As I adjusted my silky slippery dupatta for the millionth time, my mother suggested that maybe we should get some food. I swiftly stood up to show my eagerness and started to move, dodging all the guests around me. But just before we could reach the stalls from which delicious aromas were wafting up, I heard my mother call me back. I turned around to see her touching the feet of a shrewd-looking elderly lady. Reluctantly stepping away from the dahi paapdi stall, I went forward to greet her with the customary sat-sri-akaal, thinking it was just an old forgotten relative that I was supposed to pretend to recognize. But then I saw my mother’s breathlessly ingratiating expression, her eyes fixed on the lady and face secured in that sycophantic smile that I hated. Later, in the hotel room, as I pretended to sleep, I would hear her telling my father “O dekhdi pai si” (She was looking).
My mother’s ecstasy at a wrinkled old woman having glanced appreciatively in the direction of her 24-year-old daughter was probably more than the happiness I felt in high school when my crush asked me for a pen.
Before anyone can question the weirdness of the situation, let me clear this up. The lady belonged to a potential (read: rich) family that my mother thought I could marry into. My parents had dragged me to a wedding so ostentatiously glittery that I was surprised to learn that it wasn’t Karan Johar himself who organized it. There, my walk had inevitably tuned into a parade with my mother making sure I come in the ‘nazar’ of as many such ladies (and gents) as possible.
In one of YouTube star Jus Reign’s videos, the character of the mother says “22? That is too much’”, her shock at her son roaming around a bachelor at the age of 22 with no intentions to settle down reverberating in her voice. The whole scene in the video is downright hilarious and very relatable.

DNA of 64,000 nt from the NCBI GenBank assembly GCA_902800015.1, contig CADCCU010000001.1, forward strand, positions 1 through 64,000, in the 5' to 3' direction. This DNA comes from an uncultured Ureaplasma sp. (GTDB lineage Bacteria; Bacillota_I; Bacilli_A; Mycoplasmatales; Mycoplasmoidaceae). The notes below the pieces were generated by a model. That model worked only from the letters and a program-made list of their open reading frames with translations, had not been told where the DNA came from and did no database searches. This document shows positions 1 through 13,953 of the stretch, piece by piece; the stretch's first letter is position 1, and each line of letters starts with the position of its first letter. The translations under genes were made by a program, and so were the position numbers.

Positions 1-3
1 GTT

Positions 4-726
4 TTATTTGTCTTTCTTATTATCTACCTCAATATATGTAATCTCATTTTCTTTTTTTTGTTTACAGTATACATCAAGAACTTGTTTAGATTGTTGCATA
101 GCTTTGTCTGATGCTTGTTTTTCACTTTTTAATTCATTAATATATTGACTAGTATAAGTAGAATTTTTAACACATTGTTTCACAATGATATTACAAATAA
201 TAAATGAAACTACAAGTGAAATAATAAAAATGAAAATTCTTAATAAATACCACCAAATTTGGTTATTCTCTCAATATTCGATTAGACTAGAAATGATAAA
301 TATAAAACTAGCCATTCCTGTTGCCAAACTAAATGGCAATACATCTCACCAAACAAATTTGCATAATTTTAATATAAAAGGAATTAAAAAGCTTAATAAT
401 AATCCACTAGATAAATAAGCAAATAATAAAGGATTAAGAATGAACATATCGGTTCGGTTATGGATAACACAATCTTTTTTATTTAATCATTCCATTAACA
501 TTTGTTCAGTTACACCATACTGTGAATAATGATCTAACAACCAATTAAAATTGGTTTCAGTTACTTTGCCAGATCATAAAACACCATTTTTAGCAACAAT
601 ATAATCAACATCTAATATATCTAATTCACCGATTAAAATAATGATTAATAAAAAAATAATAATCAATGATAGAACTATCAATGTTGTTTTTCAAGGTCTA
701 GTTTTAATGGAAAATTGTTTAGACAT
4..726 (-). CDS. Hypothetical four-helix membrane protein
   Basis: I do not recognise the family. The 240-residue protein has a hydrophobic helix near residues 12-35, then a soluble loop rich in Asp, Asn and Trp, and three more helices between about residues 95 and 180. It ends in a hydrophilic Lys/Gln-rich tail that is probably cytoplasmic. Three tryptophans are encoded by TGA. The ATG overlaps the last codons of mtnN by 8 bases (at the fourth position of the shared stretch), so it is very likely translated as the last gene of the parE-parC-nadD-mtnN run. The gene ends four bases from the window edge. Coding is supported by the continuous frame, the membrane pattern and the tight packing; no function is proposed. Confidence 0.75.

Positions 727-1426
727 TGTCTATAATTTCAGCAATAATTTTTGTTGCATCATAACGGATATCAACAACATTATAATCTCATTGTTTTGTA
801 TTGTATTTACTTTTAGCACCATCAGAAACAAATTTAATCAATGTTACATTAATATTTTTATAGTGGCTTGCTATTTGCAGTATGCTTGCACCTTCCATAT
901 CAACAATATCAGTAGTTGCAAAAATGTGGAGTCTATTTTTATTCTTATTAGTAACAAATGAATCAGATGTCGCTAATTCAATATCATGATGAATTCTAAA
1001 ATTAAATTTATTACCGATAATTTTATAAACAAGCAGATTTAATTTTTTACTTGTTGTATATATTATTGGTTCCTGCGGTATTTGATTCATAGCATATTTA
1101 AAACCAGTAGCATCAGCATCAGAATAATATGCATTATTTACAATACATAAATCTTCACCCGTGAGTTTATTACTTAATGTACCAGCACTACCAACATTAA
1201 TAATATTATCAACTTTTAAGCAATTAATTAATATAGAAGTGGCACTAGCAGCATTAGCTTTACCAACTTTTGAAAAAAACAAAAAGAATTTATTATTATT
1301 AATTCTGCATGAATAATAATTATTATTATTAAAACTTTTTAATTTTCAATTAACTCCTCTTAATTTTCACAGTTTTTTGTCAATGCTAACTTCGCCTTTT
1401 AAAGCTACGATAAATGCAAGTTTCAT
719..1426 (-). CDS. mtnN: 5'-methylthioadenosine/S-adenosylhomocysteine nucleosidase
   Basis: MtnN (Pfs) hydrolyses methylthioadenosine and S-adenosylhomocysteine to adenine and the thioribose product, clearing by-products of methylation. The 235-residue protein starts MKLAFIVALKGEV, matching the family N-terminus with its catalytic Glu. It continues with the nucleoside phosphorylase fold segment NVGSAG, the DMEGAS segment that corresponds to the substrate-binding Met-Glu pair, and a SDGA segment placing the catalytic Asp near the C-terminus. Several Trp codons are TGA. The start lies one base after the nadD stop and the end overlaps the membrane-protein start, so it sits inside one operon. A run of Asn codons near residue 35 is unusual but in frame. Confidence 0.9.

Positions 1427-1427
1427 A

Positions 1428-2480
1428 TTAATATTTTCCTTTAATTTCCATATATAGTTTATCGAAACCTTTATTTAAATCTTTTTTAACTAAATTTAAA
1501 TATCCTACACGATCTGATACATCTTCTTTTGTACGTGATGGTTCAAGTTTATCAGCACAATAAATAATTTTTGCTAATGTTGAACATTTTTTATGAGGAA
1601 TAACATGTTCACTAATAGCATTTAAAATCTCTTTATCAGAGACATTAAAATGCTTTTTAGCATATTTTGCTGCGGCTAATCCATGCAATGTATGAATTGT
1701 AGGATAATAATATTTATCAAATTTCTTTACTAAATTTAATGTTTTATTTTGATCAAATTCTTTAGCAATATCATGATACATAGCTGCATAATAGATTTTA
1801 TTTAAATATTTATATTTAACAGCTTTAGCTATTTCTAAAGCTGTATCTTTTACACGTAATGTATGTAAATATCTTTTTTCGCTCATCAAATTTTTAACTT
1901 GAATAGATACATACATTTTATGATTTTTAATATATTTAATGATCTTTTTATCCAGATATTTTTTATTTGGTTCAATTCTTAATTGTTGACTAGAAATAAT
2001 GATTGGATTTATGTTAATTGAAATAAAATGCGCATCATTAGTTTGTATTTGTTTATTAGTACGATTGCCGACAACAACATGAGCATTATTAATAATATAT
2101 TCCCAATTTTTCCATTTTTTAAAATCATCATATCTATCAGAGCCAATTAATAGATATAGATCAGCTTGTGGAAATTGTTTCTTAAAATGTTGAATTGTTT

A similar scene has become common in my house. The increasing frequency of please-get-married advances by my family is now a recurring part of my routine. And the mind-games and tactics that are used to set me up are mind-boggling; enough to put Tyrion Lannister to shame. From ramp walks in front of scrutinizing (and gossiping) ladies to subtle but definite rebukes about not possessing enough culinary skills, I expect these kinds of conversations, if not every day, then every fortnight.
But expecting it has still not made me accustomed to all this. You see, after years of hearing about my marriage from my family, I can always sense when they are about to bring up the topic. There is a general shift in the mood of my big, fat Punjabi family. My father and chacha (his younger brother) become extra jovial with me. My mother keeps on stage-whispering to my father, in an effort to get him to come straight to the main topic. The rest of the family looks at me with an anticipatory gaze, their masala chicken stuffed mouths curled up in beatific smiles. This smile always means one thing: They’ve caught a big fish. Rishta bahut accha hai shayad. (To my Punjabi girls out there, a tip: The wider the grin, the more Pajeros the party owns)
I still tend to experience bad anxiety every time such a conversation happens. More than my family, I despise myself for being weak. My hands become clammy, my voice starts to shake, and of course, there are tears. Oh, how the tears come. I hate myself for quivering when I hear my father’s now-angry voice. And unlike Jus Reign, I can never just shrug it off casually and storm out of the house.
The first time it happened, my anxiety was two-fold though. Why? Well, apart from the obvious reason of it being my first confrontation with the marriage issue, there also was the fact that I was just twenty. It was my third year of college and a nice Sikh family from Patiala was looking for a ‘good’ girl for their son in the fruit business.
I declined, obviously. But I remember being surrounded by eleven members of my family all trying to persuade me into doing something that I didn’t want to. And at one particularly weak moment, I almost gave in to their expectations (read: emotional blackmail). But a voice in my head sprang up to tell me that I couldn’t marry and live the rest of my life surrounded by high-quality fruits.